Microscopic structures in 3.46-billion-year-old rocks have been described as possibly the world's oldest fossils. However, a new study reports that at least one of these structures is not biological in origin, casting doubt on the prospects for the rest and potentially changing how we test for life on Mars.
The oldest rocks on Earth are a logical place to seek signs of early life, in the process providing us with hints about what we should be looking for on Mars. Such rocks are rare, so there was great excitement when tiny structures were found in samples from Western Australia's Apex formation that looked like they could be remnants of life.
The structures were found in chert, a silica-rich rock containing quartz crystals. Examples of what might have been 11 types of lifeforms were found in these rocks and assigned species names.
Whether these are actually the shadow of ancient lifeforms, however, has been a subject of much debate. In Astrobiology, a team led by Dr. Dina Bower of the Carnegie Institute claims to have “definitively” ruled out the possibility that part of the structure is a microbe. "The other microstructures in the primary rock should now be analyzed critically in order to prove that similar processes have not been responsible for the formation of those features," Bower said in a statement.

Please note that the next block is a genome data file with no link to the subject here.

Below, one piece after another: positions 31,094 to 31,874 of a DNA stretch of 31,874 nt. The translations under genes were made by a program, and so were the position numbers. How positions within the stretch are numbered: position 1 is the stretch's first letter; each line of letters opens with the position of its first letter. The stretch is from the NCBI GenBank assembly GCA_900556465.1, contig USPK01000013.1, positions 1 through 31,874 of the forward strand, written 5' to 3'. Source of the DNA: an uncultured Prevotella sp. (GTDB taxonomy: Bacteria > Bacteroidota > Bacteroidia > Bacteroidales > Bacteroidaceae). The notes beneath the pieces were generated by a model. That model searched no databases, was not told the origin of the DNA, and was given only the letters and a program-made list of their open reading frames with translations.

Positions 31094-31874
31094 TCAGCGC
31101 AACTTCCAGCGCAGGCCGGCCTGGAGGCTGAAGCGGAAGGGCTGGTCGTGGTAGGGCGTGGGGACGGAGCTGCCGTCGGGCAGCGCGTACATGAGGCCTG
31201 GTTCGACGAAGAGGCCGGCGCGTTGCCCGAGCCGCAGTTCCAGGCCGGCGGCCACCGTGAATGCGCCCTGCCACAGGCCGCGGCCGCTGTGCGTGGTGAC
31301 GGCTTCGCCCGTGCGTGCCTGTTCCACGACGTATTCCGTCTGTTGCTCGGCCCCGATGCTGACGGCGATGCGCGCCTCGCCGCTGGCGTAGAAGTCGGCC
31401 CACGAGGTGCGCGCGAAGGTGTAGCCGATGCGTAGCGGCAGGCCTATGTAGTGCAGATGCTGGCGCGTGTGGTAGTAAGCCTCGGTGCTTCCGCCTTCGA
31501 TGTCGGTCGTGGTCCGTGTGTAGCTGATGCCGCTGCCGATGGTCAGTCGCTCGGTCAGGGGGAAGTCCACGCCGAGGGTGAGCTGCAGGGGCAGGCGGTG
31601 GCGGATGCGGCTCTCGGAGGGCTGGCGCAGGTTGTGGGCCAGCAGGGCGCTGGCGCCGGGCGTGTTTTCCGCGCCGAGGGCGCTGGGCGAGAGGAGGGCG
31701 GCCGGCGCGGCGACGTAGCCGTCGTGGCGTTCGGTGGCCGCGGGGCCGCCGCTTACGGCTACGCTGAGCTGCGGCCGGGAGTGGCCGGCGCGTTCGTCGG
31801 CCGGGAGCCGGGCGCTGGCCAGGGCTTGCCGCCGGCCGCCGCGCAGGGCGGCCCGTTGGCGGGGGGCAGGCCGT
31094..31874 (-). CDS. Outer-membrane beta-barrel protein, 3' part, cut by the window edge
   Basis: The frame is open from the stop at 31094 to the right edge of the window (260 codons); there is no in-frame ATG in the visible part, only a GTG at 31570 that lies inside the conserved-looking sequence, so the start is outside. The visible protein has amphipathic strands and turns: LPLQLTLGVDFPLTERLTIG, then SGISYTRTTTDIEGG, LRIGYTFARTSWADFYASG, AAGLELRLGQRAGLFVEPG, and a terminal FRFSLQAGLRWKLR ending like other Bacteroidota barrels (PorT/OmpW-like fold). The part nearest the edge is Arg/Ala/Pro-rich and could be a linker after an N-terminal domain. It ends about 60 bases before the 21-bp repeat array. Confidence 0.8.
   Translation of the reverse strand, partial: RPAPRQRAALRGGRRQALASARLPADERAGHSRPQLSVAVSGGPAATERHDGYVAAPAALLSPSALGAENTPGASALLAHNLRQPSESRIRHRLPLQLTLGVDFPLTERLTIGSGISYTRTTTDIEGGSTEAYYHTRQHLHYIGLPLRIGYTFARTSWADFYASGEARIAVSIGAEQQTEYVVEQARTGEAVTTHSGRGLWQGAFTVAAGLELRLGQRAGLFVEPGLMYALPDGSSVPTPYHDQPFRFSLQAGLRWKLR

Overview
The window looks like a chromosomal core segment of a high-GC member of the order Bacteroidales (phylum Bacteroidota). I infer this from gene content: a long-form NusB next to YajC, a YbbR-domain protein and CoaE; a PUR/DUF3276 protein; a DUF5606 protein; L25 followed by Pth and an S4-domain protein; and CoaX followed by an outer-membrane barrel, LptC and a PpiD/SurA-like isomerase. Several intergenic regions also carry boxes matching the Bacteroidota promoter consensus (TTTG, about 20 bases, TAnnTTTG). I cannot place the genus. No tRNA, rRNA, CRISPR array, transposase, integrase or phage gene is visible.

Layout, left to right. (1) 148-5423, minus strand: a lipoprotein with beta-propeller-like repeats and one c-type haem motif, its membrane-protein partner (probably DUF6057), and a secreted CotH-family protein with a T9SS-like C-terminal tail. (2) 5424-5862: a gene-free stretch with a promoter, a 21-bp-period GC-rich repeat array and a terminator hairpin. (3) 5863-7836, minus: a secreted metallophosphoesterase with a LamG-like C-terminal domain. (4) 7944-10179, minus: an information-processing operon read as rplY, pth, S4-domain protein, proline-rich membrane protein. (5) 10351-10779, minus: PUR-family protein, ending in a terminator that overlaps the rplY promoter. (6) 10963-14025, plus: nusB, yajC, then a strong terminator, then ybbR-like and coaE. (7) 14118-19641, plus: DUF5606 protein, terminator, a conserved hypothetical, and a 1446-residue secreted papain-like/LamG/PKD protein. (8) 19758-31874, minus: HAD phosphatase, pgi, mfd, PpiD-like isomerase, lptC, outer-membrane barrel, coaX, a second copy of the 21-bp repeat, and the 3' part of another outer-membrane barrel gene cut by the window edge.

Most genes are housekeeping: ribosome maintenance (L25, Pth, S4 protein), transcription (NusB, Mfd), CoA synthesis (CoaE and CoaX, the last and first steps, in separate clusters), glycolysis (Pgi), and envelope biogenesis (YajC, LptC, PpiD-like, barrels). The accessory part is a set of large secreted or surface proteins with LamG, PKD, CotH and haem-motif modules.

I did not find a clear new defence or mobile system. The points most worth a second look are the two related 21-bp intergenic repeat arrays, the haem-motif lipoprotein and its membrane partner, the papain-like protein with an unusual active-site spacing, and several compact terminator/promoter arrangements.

As with previous efforts, Bower shone lasers on the rocks and examined the scattered light to measure the interactions with molecular vibrations, a method known as Raman spectroscopy. By comparing the scattering observed with what others have collected on the impact of lasers on quartz from multiple angles, Bower was able to determine the size and orientation of the quartz grains in the rock with unprecedented precision.
Areas that had been identified as fossils turned out to be part of larger structures, distinguished by the presence of carbon. However, this carbon appears to come from at least two sources, rather than a single fossil, and to be younger than the rock itself.
"Based on our findings, we think that the Apex fossil that was designated as Eoleptonema apex in the originally described samples that we re-studied here was actually formed when a series of quartz grains cracked and was filled in with carbon-rich material to create a sheet-shaped structure within the larger crystal," said co-author Dr. Andrew Steele. Moreover, the paper reported, "The 'fossil' actually transects individual quartz grains."
The authors leave open the possibility that the carbon came from biological sources, but say there is no basis for the belief that the structure itself is the product of life.
"Studies have shown that 60 percent of the originally described alleged microfossils were found in material that is younger than its host rock, E apex being one such example," said Bower.
In this context, the authors consider the chances that the remaining supposed microfossils are actually signs of life to be poor.